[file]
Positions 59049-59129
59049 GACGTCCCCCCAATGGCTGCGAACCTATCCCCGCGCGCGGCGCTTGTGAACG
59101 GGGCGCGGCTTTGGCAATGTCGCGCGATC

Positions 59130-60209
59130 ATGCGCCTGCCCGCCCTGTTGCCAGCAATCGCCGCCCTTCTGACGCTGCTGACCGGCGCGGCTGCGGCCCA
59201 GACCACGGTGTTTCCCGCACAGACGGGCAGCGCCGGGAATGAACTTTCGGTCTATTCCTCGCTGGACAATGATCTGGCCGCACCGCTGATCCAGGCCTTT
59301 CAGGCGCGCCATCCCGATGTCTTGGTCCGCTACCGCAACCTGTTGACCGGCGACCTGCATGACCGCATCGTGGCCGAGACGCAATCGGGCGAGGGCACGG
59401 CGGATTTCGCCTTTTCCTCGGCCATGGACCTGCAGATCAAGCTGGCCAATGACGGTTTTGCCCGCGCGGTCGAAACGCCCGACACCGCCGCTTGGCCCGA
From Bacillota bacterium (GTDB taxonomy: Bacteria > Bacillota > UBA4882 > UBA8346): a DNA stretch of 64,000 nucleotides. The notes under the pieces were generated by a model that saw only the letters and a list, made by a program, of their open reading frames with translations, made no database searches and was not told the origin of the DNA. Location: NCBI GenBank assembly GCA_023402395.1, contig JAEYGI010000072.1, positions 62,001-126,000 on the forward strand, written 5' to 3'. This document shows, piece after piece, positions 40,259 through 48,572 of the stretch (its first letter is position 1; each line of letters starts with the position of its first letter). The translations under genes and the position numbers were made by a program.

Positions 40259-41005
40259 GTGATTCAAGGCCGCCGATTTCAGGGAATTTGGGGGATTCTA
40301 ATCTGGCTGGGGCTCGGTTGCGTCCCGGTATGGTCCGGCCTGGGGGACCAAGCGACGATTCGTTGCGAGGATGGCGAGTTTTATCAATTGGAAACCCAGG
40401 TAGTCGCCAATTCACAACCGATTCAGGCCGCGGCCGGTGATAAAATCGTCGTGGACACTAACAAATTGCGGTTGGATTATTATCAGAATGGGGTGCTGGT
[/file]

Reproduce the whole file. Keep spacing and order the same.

Positions 59049-59129
59049 GACGTCCCCCCAATGGCTGCGAACCTATCCCCGCGCGCGGCGCTTGTGAACG
59101 GGGCGCGGCTTTGGCAATGTCGCGCGATC

Positions 59130-60209
59130 ATGCGCCTGCCCGCCCTGTTGCCAGCAATCGCCGCCCTTCTGACGCTGCTGACCGGCGCGGCTGCGGCCCA
59201 GACCACGGTGTTTCCCGCACAGACGGGCAGCGCCGGGAATGAACTTTCGGTCTATTCCTCGCTGGACAATGATCTGGCCGCACCGCTGATCCAGGCCTTT
59301 CAGGCGCGCCATCCCGATGTCTTGGTCCGCTACCGCAACCTGTTGACCGGCGACCTGCATGACCGCATCGTGGCCGAGACGCAATCGGGCGAGGGCACGG
59401 CGGATTTCGCCTTTTCCTCGGCCATGGACCTGCAGATCAAGCTGGCCAATGACGGTTTTGCCCGCGCGGTCGAAACGCCCGACACCGCCGCTTGGCCCGA
From Bacillota bacterium (GTDB taxonomy: Bacteria > Bacillota > UBA4882 > UBA8346): a DNA stretch of 64,000 nucleotides. The notes under the pieces were generated by a model that saw only the letters and a list, made by a program, of their open reading frames with translations, made no database searches and was not told the origin of the DNA. Location: NCBI GenBank assembly GCA_023402395.1, contig JAEYGI010000072.1, positions 62,001-126,000 on the forward strand, written 5' to 3'. This document shows, piece after piece, positions 40,259 through 48,572 of the stretch (its first letter is position 1; each line of letters starts with the position of its first letter). The translations under genes and the position numbers were made by a program.

Positions 40259-41005
40259 GTGATTCAAGGCCGCCGATTTCAGGGAATTTGGGGGATTCTA
40301 ATCTGGCTGGGGCTCGGTTGCGTCCCGGTATGGTCCGGCCTGGGGGACCAAGCGACGATTCGTTGCGAGGATGGCGAGTTTTATCAATTGGAAACCCAGG
40401 TAGTCGCCAATTCACAACCGATTCAGGCCGCGGCCGGTGATAAAATCGTCGTGGACACTAACAAATTGCGGTTGGATTATTATCAGAATGGGGTGCTGGT